Route networks both reflect and influence (large-scale) cultural and landscape processes and therefore are key to understanding human-landscape interactions. Van Lanen et al. (2015a, 2015b) developed a new method for reconstructing large-scale (supraregional) route networks in the past. In this paper we investigate the applicability of this method and a more traditional least-cost path approach in order to improve our understanding of the layout of partly-vanished historical route networks on a regional scale. Locating vanished and abandoned routes is important because: (1) information about past routes derived from ALS data and historical sources probably only covers a small percentage of the once-existing networks and (2) route-network development can help to study human-landscape interactions in the past. Over time many routes will have disappeared mainly through dynamic geomorphological (e.g. erosion) and human-induced processes (e.g. agricultural and building activities). However, these same dynamics through route-network modelling enable us to calculate the probable location of many of these vanished routes, since not every region is equally suitable for travel and transport and therefore for hosting (persistent) route networks (Van Lanen et al., 2015a, 2016; Van Lanen, 2016).
Our study area is the Veluwe region in the Netherlands. The Veluwe is an area located in the central part of the Netherlands (ca. 1100 km2; Figure 1). We selected this region as research area since high-resolution environmental (e.g. geomorphology, palaeogeography), cultural (e.g. settlement patterns) and Airborne Laser Scanning (ALS) data are available, making this region well suited for a more detailed, integrated modelling approach (Figure 2). The region features many different landscapes including large sand drifts, woodlands and heaths. The most striking characteristic of the Veluwe is the presence of relatively high ice-pushed moraines formed during the Saalian (ca. 150,000 years ago). Additionally the Veluwe contains some very long cover-sand ridges and snowmelt water valleys. Relief in the region nowhere exceeds 110 meters (the highest point of the push moraines) and slopes are generally gradual.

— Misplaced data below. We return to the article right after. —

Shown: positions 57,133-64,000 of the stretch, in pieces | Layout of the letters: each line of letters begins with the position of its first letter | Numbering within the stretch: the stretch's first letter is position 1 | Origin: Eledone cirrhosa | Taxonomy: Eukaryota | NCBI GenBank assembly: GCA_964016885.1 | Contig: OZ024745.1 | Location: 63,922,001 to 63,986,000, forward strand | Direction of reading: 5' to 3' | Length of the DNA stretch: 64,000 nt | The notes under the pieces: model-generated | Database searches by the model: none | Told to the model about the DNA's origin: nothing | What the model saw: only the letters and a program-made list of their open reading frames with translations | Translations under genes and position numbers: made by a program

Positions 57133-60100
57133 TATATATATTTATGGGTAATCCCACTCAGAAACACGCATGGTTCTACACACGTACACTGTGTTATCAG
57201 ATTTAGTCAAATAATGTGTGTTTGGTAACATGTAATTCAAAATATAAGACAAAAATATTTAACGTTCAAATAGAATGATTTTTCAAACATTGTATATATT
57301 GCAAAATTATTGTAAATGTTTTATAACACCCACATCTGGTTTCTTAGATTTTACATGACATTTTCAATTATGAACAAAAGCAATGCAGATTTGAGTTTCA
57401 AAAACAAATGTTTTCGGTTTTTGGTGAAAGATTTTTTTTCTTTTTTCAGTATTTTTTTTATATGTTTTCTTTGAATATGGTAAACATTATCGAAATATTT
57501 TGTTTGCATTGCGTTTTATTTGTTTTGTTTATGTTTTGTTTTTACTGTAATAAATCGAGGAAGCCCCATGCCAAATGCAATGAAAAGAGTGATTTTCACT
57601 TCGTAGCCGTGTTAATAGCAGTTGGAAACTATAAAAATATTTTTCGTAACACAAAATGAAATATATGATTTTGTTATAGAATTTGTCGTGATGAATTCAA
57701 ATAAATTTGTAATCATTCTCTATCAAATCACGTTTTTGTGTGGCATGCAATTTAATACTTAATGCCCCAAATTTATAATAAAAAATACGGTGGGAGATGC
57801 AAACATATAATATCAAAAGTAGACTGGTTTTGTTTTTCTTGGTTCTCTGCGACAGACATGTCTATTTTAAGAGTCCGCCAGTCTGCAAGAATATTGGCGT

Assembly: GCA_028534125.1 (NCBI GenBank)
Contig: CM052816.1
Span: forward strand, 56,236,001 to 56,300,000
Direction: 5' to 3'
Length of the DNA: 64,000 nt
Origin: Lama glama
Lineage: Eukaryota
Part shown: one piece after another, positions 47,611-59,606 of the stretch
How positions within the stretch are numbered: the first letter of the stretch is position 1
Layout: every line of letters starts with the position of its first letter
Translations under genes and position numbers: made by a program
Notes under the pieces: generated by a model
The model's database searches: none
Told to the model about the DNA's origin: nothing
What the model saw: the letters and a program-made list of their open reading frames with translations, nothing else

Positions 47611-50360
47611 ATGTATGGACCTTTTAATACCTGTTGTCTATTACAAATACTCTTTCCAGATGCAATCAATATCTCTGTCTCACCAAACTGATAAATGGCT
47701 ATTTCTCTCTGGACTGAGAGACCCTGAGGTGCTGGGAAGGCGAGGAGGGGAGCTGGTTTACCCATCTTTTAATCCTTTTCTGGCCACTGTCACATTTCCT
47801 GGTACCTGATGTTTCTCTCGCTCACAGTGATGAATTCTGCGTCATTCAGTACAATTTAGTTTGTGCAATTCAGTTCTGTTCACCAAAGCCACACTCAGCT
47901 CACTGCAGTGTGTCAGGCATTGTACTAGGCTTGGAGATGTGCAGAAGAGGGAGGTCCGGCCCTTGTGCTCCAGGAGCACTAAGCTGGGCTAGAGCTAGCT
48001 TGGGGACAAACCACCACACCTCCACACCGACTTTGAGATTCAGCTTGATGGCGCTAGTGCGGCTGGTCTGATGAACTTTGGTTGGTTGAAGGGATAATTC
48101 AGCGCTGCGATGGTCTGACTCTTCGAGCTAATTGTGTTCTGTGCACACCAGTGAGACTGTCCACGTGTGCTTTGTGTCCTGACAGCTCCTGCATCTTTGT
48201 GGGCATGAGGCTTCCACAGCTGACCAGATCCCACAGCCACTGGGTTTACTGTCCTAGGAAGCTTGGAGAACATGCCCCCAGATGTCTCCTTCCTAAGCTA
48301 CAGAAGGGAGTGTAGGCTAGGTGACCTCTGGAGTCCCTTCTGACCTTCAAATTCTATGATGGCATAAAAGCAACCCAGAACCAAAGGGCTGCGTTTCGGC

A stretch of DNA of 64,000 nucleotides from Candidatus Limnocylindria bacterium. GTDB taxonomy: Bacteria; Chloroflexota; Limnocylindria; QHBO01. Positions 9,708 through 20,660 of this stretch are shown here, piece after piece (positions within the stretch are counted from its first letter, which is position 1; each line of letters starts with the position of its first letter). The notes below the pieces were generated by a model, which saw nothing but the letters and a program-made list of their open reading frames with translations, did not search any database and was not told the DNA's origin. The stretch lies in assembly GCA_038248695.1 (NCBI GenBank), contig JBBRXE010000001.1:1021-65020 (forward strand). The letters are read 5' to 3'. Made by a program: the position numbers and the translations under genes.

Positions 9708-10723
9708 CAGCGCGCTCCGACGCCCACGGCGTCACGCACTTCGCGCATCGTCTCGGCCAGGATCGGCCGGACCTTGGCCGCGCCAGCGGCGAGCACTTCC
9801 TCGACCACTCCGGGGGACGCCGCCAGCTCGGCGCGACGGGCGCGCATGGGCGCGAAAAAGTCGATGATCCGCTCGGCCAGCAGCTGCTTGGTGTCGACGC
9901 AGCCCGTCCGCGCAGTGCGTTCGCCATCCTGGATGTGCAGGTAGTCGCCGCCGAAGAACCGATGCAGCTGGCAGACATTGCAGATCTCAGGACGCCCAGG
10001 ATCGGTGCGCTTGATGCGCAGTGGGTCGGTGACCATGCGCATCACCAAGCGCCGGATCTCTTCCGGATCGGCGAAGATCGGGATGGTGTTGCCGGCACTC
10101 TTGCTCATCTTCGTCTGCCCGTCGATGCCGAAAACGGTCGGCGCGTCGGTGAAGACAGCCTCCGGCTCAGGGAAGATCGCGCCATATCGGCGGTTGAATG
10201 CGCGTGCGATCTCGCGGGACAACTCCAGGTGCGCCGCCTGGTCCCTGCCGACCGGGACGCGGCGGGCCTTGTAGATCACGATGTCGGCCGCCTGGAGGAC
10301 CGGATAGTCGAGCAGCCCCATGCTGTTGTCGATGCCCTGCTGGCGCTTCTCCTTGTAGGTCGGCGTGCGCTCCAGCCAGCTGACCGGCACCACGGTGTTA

It has been suggested that some of the routes on the Veluwe date back as far as the Bronze Age (2000–800 BC) and possibly are marked by prehistoric barrows (Bakker, 1976). Using visibility analyses and geographical information systems (GIS), Bourgeois (2013) underlines that these mounds might have been used as landmarks for routes, but also notes that convincing physical evidence for these routes is lacking. The earliest confirmed remnants of routes within the research area date to the late Middle Ages.
Route-network modelling is essentially a type of spatial modelling. Recently Van Lanen et al. (2015a) developed a network-friction model (NFM) in order to reconstruct Roman and early-medieval route networks. Following the definition by Van Lanen et al., “network friction is the variable that determines potential regional accessibility based on the comparison of local and surrounding landscape factors” (2015a, 200–201). This model was specifically designed to model landscape prerequisites for Roman and early-medieval route zones in dynamic lowlands where relief is often not a decisive factor for route or path orientation. By integrating cultural (e.g. settlements, burial sites) and environmental (e.g. palaeogeography, geomorphology) factors in the NFM, Van Lanen et al. (2015b) modelled possible route zones on a supraregional level for the present-day Netherlands (Appendix A). The models’ outcome was validated against archaeological data on infrastructure and isolated finds and obtained good results. However, the calculated NFM-route zones were modelled using a relatively straight-forward efficient path computation, i.e. the shortest distance between two settlements following the most accessible areas (Van Lanen et al., 2015b). As was already stated by Van Lanen et al. (2015a, p. 214, 2015b, p. 156), the next necessary steps for the network-friction method are to: 1) test its applicability on a more detailed regional level and for a different historical period and 2) to compare the models’ outcome with results from other route-network reconstruction methods, such as the extraction of roads and paths from ALS data, and the study of historically attested routes.